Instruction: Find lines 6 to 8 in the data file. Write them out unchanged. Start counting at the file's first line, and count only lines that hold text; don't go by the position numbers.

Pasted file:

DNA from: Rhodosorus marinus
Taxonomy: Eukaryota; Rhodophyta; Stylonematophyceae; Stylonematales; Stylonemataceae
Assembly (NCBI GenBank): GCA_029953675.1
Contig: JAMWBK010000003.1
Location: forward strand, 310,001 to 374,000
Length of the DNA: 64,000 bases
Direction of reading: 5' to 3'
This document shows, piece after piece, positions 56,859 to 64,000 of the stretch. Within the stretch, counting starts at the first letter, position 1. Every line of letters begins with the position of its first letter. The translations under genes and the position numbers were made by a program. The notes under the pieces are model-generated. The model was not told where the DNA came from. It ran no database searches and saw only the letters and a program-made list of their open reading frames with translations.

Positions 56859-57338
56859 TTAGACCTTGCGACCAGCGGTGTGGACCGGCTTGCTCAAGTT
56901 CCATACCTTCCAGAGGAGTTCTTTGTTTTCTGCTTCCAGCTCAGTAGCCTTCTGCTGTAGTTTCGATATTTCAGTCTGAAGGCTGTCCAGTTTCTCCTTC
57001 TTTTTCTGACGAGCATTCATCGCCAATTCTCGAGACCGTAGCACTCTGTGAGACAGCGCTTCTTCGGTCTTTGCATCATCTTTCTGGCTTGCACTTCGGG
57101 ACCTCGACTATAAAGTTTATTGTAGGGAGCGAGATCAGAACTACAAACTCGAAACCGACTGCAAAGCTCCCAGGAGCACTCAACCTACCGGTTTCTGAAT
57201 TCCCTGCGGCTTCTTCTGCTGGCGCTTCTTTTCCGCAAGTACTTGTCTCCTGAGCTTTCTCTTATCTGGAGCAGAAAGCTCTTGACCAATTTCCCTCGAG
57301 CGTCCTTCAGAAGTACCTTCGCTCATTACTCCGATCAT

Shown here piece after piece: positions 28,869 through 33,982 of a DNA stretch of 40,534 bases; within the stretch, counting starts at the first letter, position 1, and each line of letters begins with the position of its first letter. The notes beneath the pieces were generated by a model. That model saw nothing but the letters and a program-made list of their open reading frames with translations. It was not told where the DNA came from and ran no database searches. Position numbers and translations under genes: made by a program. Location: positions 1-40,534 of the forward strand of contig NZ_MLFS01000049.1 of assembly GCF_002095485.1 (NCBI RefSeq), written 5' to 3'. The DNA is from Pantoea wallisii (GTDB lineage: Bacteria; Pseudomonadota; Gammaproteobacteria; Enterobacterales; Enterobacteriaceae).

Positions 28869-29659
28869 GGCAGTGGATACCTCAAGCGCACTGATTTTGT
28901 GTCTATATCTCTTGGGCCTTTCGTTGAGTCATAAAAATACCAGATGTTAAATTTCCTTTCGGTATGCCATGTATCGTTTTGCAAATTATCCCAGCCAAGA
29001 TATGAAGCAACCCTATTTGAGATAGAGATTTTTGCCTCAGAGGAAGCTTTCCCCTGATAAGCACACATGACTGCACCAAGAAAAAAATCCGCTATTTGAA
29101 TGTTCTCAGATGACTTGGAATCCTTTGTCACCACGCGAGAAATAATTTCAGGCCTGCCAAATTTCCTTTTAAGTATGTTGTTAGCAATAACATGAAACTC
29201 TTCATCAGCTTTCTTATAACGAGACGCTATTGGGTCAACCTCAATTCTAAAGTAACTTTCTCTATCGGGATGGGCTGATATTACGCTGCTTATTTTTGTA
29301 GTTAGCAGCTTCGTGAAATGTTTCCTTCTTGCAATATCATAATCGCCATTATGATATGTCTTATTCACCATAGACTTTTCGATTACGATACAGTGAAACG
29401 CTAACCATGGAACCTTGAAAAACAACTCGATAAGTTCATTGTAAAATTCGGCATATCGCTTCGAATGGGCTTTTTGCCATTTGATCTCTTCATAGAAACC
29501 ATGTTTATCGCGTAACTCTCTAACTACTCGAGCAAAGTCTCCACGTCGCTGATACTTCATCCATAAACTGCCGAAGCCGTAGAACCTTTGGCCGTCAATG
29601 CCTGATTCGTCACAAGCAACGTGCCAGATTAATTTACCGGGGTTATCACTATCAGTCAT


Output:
Length of the DNA: 64,000 bases
Direction of reading: 5' to 3'
This document shows, piece after piece, positions 56,859 to 64,000 of the stretch. Within the stretch, counting starts at the first letter, position 1. Every line of letters begins with the position of its first letter. The translations under genes and the position numbers were made by a program. The notes under the pieces are model-generated. The model was not told where the DNA came from. It ran no database searches and saw only the letters and a program-made list of their open reading frames with translations.